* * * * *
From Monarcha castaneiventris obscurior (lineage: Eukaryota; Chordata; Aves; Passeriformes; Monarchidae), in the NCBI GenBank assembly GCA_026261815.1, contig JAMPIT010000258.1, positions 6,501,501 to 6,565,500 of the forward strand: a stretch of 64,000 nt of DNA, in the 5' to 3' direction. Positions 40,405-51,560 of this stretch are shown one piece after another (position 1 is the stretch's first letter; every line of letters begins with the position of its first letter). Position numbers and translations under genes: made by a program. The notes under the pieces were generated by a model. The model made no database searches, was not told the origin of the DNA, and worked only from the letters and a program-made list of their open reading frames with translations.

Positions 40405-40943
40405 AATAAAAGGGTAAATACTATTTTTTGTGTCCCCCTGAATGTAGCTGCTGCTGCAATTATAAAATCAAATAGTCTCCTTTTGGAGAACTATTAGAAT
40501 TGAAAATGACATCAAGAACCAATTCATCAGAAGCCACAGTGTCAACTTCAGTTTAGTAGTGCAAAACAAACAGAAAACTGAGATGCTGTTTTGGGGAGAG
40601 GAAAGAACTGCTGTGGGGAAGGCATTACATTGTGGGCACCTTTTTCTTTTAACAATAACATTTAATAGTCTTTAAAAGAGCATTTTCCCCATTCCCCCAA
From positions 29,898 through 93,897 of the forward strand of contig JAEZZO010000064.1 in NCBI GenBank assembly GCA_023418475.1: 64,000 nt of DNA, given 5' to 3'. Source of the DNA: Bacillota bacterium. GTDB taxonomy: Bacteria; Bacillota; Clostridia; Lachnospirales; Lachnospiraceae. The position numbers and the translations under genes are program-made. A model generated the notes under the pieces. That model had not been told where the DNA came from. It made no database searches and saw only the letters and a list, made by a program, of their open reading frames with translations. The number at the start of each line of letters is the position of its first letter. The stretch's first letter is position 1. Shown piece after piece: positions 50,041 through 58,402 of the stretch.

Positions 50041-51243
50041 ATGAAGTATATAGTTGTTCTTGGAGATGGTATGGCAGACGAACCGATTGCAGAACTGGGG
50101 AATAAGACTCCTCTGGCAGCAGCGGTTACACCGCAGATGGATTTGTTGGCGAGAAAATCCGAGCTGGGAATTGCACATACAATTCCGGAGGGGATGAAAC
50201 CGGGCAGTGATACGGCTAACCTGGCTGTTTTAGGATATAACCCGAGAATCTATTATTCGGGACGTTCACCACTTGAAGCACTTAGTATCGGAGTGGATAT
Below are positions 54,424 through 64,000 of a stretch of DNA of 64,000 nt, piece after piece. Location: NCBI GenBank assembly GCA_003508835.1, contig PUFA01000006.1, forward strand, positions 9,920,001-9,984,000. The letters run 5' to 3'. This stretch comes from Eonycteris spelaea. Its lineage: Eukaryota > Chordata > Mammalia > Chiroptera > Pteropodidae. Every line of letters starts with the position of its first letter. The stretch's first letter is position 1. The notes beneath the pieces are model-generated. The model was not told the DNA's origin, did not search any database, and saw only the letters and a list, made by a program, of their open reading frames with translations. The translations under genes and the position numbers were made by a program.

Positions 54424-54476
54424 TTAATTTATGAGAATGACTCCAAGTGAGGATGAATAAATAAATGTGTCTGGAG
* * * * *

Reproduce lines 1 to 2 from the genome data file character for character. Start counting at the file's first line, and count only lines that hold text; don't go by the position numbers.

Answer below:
From Monarcha castaneiventris obscurior (lineage: Eukaryota; Chordata; Aves; Passeriformes; Monarchidae), in the NCBI GenBank assembly GCA_026261815.1, contig JAMPIT010000258.1, positions 6,501,501 to 6,565,500 of the forward strand: a stretch of 64,000 nt of DNA, in the 5' to 3' direction. Positions 40,405-51,560 of this stretch are shown one piece after another (position 1 is the stretch's first letter; every line of letters begins with the position of its first letter). Position numbers and translations under genes: made by a program. The notes under the pieces were generated by a model. The model made no database searches, was not told the origin of the DNA, and worked only from the letters and a program-made list of their open reading frames with translations.

Positions 40405-40943